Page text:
Search for Lead poisoning in Topics

How to test jewellery for cadmium?

These days a lot of jewellery is testing as containing dangerous levels of lead and cadmium, mostly Chinese imports.  How could a consumer test jewellery for cadmium, easily and cheaply at home, please?  I can't find anything online about how to test for cadmium.

Question by Lickyboomboom    |  last reply

Converting a 12V Lead acid to a hydrogen generator? Answered

Is it possible to take a 12V lead acid battery, remove the acid from all 6 cells and replace with water and connect to a 12V power source, and get H2 and O2 gasses bubbling out the top? The reasoning behind this question is that the 12 volt lead acid batteries are made of 6 cells, each producing about 2 volts, connected in series.  If instead of producing 12V we could (by removing the acid and replacing with salt water) feed it 12V, wouldn't we have 6 hydrolysis cells running at 2V each?   6 cells of 2V hydrolysis cells is nothing new, but has anyone of you ever tried to convert a lead acid battery before? Is the lead going to be any good as electrodes? Will the lead oxidize too fast? Will the there be any chemical reaction that would change the produced gasses? Should I be worried about lead poisoning for even typing these words? Should I be asking anything else I haven't thought about? Thanks!

Question by Morgantao    |  last reply

Deadly Poisons Are Being Pumped Into Our Homes!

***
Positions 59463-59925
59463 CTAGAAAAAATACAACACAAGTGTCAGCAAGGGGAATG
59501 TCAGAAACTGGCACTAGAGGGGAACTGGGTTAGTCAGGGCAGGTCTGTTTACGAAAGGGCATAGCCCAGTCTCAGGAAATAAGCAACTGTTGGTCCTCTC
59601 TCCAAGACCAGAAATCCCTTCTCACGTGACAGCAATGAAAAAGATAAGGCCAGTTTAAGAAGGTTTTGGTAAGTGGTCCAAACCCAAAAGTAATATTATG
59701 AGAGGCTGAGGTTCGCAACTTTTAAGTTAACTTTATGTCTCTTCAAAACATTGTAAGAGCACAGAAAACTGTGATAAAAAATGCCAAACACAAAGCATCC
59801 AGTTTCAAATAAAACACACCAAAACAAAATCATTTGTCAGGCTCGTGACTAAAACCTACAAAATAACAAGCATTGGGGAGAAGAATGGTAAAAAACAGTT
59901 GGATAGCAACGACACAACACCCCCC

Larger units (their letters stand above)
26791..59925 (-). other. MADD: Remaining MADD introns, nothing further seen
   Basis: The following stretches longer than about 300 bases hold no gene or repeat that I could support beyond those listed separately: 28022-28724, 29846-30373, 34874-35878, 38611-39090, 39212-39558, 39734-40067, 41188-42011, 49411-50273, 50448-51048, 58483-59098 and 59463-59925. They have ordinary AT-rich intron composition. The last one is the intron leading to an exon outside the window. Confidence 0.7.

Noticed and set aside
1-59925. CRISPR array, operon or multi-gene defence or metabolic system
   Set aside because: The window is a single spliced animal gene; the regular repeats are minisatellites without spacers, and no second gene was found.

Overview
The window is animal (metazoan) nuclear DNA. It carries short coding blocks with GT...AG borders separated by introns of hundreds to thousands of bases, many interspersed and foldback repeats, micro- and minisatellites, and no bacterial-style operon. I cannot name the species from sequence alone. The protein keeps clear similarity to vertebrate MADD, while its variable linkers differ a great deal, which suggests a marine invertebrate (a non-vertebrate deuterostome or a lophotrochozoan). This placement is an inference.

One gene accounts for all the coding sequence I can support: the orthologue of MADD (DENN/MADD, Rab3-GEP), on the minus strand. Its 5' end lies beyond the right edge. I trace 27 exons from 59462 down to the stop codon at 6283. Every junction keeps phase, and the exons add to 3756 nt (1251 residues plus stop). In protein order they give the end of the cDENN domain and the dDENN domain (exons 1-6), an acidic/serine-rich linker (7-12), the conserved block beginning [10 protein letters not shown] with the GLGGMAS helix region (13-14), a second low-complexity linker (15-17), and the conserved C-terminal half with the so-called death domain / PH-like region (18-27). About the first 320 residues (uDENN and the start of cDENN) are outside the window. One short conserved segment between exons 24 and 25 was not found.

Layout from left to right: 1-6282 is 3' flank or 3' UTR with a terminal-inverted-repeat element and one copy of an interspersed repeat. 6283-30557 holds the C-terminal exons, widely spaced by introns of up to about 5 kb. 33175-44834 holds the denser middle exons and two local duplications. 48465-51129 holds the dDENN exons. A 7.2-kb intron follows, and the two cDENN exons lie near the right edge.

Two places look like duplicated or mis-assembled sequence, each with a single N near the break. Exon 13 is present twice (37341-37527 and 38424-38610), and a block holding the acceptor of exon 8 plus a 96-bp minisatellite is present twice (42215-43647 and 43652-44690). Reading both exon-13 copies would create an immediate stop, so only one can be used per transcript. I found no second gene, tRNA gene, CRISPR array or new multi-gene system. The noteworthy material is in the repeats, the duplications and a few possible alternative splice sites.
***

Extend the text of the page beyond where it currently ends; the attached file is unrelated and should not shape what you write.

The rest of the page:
After a conversation with ll.13, I have come to the shocking realization that many people don't know about the deadly poison that is pumped into our water supply. It's called DiHydrogen Monoxide, and it is very dangerous. Look at some of the dangers associated with DHMO.Death due to accidental inhalation of DHMO, even in small quantities.Prolonged exposure to solid DHMO causes severe tissue damage.Excessive ingestion produces a number of unpleasant though not typically life-threatening side-effects.DHMO is a major component of acid rain.Gaseous DHMO can cause severe burns.Contributes to soil erosion.Leads to corrosion and oxidation of many metals.Contamination of electrical systems often causes short-circuits.Exposure decreases effectiveness of automobile brakes.Found in biopsies of pre-cancerous tumors and lesions.Given to vicious dogs involved in recent deadly attacks.Often associated with killer cyclones in the U.S. Midwest and elsewhere, and in hurricanes including deadly storms in Florida, New Orleans and other areas of the southeastern U.S.Thermal variations in DHMO are a suspected contributor to the El Nino weather effect.The scariest part is that most people don't even know what it is! One poor sap actually ingested it, AND instructed others to do so in his instructable here.You can find out more about this deadly compound at aware and stay alive!